doofy wrote: ↑
I don't understand ff fanbois.
I mean - I s'pose I was an ff fanboi from the start until sometime in ff52+. But then ff started moving away, and so did I.
Why attach to a piece of software? It either does what you want or it doesn't.
I imagine nostalgia or warm associations with things like names and logos plays a role (Which both just naturally happen without much thought sometimes). That's part of the human condition, really- not that everyone feels that way, but that there are always going to be a percentage of people who do.
Think of all the Android versus Apple stuff, for example, or PC vs. Mac. Some of that is actually about something tangible (Customizability, price, features, hardware, etc.), but other parts of it are about your first smartphone or your first computer, what you had in high school or college, what you used to communicate to your lost love with, what you played your favorite games or wrote your first novel on, what you're used to, and so forth. A not insignificant number of older users of Linux are probably using it in part because they started with Unix instead of DOS back in the days before operating systems had graphical user interfaces.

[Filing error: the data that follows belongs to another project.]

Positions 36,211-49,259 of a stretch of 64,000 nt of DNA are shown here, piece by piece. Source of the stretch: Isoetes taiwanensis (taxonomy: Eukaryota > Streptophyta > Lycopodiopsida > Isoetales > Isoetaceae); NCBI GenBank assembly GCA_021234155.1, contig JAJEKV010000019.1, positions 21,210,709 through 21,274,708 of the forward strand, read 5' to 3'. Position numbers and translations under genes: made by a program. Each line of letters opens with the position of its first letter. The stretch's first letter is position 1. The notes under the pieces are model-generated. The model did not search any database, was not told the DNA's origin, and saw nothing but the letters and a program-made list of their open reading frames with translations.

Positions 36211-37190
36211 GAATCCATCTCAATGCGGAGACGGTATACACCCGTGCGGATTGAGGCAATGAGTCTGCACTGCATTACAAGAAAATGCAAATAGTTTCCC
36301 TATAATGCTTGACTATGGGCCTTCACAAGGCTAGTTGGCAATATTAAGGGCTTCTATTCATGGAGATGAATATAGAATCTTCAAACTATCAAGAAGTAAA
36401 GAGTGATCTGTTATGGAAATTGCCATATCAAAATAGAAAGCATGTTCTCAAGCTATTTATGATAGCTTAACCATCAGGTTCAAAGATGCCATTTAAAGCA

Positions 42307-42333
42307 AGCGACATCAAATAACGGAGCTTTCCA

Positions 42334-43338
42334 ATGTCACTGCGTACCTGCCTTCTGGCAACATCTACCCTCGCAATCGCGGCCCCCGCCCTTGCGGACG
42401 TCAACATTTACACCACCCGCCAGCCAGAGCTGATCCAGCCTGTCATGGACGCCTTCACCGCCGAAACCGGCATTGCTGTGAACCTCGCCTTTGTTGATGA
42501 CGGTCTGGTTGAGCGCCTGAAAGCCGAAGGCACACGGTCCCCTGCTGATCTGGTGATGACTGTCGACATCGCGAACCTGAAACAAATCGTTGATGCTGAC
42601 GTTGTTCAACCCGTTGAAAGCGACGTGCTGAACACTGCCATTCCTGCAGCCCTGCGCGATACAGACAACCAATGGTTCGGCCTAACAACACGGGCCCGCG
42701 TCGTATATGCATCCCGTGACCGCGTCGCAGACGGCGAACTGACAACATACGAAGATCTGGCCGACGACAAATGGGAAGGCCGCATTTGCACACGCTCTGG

I remember right before AIM shut down, I still accessed it regularly through Pidgin (A third-party open-source client for AIM and similar Instant Message services), along with a small number of fellow stragglers. They all seemed bummed out, so I suggested we just all switch to Jabber and use Pidigin to access that. I even found a guy who would give us all accounts on his server (Which was otherwise closed to new registrations) for free. It'd have been in practical terms the exact same thing- we used Pidgin for AIM, we'd just use Pidgin for Jabber and keep doing what we were doing (Probably with the same or similar screen names). No one agreed to do it- I signed on every day for months in case anyone changed their mind, but no one did, despite wailing and nashing of teeth on their parts when they heard AIM was shutting down and a big to-do about how they would lose touch with people, etc.. I guess they literally just wanted AIM- exactly AIM, not even the same exact type of service with the exact same software and people where the service simply had a different name.